Poet Arthur Sze comes to Centre as a Humana Visiting Scholar
March 22, 2012 By Elizabeth Trollinger
volumes of poetry, will speak as this year's Humana Visiting
Scholar at 7 p.m. on March 26 in the Vahlkamp Theatre.
Poet Arthur Sze will visit Centre College as a Humana Visiting Scholar from March 26-28. Sze will deliver a convocation address about his most recent work and his collaborations with Chinese poets at 7 p.m. on Monday, March 26 in the Vahlkamp Theatre.
Sze will also give a craft talk at 11:30 a.m. on Tuesday, March 27 in the Grissom Reading Room of the Grace Doherty Library, discussing the relationship between technique and inspiration in poetry. On Wednesday, March 28, Sze will host a world poetry reading and discussion in which participants will recite and discuss a number of English and foreign-language poems. Sze will also visit a Chinese class to help students in their translations of classical Chinese poets.
“We are extremely fortunate to have Arthur speak and to enrich the creative and caring spirit of Centre,” says Kyle Anderson, Arthur Vining Davis Foundations Post-Doctoral Teaching Fellow. “Arthur’s words create their own silvery effect, causing listeners to long for more direct contact with the worlds he invokes.”
Sze is poet laureate for Santa Fe, N.M., and also serves as Chancellor of the Academy of American Poets, as well as an English instructor and director of creating writing at the Institute of American Indian Arts. Sze has been awarded many honors, including a Guggenheim Fellowship, an American Book Award and two National Endowment for the Arts Creative Writing fellowships. He is the author of many poetry collections, including “The Redshifting Web,” “The Archipelago” and “The Gingko Light,” his most recent work.
Anderson heard Sze read at an event several years ago and recalls being moved by his reading.
“When I first met Arthur Sze, I remember more than anything else—more than his diction, syntax or imagery—the slow passion of his delivery. He was extremely polite and had a gentle personality, and when he got up and began speaking, that unassuming, gentle personality went to a whole new level,” Anderson says. “If you had to imagine what compassion embodied in a voice might sound like, it’s him—gentle but powerful words. He is the embodiment of the compassionate poetry he writes.”
By contrasting the extraordinary and the ordinary side-by-side in his work, Sze has created a niche for himself in poetry.
“Sze’s tranquil verses have been described as a kind of time-slowed cinematic unfolding of a flower’s blooming, or the slow plucking, one by one, of the world’s manifold scenes. He’ll go the whole breadth of the material universe, then talk about the palm of your hand or the texture of a bass being cut up for sushi,” Anderson says. “It’s imagistic but also very tangible, corporeal and visceral. This sensitized rhythm comes in part from Sze’s familiarity with Chinese, Japanese, Native American and Western poetic traditions. The result is the production of vivid and gentle, but poignant and contradicted verses.”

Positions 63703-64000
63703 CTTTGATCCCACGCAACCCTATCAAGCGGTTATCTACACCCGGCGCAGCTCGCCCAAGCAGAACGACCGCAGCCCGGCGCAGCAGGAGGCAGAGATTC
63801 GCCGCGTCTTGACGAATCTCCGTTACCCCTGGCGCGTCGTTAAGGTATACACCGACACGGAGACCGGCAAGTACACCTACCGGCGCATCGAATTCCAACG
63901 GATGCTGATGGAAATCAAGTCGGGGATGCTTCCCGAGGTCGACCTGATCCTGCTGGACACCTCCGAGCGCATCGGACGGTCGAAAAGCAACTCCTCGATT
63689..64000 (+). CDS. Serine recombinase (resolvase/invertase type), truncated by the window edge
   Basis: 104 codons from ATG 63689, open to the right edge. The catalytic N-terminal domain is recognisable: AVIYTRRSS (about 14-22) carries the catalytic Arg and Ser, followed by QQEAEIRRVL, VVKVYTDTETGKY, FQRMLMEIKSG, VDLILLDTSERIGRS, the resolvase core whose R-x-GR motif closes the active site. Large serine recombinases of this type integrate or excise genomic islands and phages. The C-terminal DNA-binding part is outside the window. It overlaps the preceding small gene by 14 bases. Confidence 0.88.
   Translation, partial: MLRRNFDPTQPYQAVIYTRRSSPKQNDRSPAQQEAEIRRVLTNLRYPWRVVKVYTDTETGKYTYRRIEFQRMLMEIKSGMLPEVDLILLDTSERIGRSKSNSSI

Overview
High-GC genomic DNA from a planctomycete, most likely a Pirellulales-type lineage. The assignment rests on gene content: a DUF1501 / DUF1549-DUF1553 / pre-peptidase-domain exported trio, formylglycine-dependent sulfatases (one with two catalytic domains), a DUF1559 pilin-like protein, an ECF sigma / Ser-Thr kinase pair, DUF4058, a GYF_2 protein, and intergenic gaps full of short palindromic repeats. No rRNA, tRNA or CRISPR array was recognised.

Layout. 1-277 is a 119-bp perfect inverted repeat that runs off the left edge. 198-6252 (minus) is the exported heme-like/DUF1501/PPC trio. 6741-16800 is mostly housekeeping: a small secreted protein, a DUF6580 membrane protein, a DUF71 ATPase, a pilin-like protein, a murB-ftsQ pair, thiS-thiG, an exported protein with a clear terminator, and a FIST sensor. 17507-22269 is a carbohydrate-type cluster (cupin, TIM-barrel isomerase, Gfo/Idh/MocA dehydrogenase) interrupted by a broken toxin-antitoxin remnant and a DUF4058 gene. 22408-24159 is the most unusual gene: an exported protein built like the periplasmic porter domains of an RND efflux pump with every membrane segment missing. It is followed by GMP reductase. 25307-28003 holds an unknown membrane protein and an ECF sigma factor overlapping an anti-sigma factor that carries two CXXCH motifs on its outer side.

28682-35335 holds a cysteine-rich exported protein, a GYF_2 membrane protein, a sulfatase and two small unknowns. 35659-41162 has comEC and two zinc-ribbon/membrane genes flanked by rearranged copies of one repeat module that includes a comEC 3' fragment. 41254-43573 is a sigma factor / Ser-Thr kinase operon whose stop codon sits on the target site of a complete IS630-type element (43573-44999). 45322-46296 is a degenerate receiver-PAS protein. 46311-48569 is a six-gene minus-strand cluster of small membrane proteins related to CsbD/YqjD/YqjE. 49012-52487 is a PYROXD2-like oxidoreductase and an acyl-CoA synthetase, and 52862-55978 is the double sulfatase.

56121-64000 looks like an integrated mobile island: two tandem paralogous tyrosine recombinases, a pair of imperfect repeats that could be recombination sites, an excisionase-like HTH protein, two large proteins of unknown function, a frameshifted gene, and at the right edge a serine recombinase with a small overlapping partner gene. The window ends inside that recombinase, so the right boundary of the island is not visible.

An excerpt from ‘Pig’s Heaven Inn,’ one of his more recent pieces, exemplifies his work:
“someone spits in the streets. As a second
musician plucks strings on a zither, pomelos
blacken on branches; a woman peels chestnuts
two men in a flat-bottomed boat gather
duckweed out of a river. The notes splash,
silvery, onto cobblestone, and my fingers
Anderson is glad students will get to hear Sze read, because his delivery is almost as important as the words themselves.
“The first time I heard him read, I was almost entranced or trapped in between his words, not just by them,” Anderson says. “While it may not be the best compliment one could pay to a poet—they are in the business of enchanting readers textually, after all—I believe it will be Arthur’s calming company, his voice and his honesty that will escort us through the beautiful landscape of his poetic worlds.”
Sze’s poetic style is affecting and impacting, and Anderson hopes many students will come to the series events for the Humana Visiting Scholar.
“It’s hard to find a high-powered individual that makes you say say ‘Wow, that person’s personality or character changed me, and not because I want to take over the world—I want to be a better person,’” Anderson says. “When you’re done talking with or hearing Arthur, there’s a part of you that’s been spiritually awoken. He emanates goodness.”
The Humana Visiting Scholar program was funded through a gift to the College from the Humana Foundation, a philanthropic branch of Humana Inc., the healthcare corporation based in Louisville.
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